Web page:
Germany’s cities and towns are where the country’s demographic challenges are being experienced firsthand. The Bertelsmann Stiftung has therefore developed a demographics portal for this target group which all interested parties can access online. The population forecasts offered by Wegweiser Kommune (Community Roadmap) continue to be a unique selling point: unencumbered by political requirements and developed together with expert partners, such as state-level statistical authorities and Germany’s Federal Employment Agency, the portal makes its forecasts and action plans available to all cities and towns in Germany with over 5,000 inhabitants. With 193,000 visitors each year, Wegweiser Kommune has now become a recognized data portal throughout the country and is appreciated by local-level actors as a central source of data.
The Bertelsmann Stiftung was one of the first independent drivers of reform to systematically address the impact of demographic change on German society. It began its activities in this area in 2003 and they are currently scheduled to continue until 2022.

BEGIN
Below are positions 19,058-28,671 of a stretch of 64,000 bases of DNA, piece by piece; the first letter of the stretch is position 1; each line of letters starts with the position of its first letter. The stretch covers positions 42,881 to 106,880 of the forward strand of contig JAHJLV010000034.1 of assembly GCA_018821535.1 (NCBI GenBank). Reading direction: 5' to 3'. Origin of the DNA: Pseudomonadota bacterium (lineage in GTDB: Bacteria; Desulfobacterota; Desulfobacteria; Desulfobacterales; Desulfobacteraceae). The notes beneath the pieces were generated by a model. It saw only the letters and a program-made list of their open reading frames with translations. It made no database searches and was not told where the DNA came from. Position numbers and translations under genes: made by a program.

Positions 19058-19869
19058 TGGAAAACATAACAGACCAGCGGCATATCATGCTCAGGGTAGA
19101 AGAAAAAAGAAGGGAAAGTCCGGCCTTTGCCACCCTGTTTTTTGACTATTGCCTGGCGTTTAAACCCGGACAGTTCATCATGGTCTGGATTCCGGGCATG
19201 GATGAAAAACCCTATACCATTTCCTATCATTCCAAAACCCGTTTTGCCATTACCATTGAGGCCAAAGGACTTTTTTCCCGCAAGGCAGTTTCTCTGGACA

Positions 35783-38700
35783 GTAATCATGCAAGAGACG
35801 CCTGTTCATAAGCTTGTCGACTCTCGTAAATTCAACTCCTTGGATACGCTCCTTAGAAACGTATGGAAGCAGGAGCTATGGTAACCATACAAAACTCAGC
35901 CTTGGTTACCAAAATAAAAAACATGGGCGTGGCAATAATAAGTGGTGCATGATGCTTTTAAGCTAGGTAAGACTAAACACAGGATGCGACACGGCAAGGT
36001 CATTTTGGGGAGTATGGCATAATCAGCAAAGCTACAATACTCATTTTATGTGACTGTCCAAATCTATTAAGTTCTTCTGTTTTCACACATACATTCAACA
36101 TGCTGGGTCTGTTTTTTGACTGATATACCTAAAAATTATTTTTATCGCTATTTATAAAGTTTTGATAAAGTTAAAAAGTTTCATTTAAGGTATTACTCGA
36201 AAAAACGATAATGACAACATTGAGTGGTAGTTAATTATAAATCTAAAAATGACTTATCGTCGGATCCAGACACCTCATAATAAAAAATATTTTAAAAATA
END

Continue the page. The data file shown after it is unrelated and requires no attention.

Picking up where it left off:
When the public debate on this issue first gained momentum, it was dominated by horror scenarios and warnings of negative trends, a situation the Bertelsmann Stiftung wanted to counteract. A main aspect of its “Demographic Change Campaign” was portraying this fundamental process of social transformation as an opportunity – if the right steps were taken to respond to it.
Awareness campaign in cooperation with German President Horst Köhler
After launching its program work, the Bertelsmann Stiftung pursued a dual strategy: On the one hand, the political, business and public spheres were to be sensitized to the consequences of demographic change. On the other, the relevant data, action plans and practical examples were to be made available to Germany’s communities, since they are where demographic developments are being experienced firsthand.
One of the milestones of the awareness campaign at the national level was the Demographic Change Forum, an initiative of German President Horst Köhler in cooperation with the Bertelsmann Stiftung. Between December 2005 and April 2009, numerous conferences and workshop discussions took place as part of this alliance. In his remarks at the final conference President Köhler said: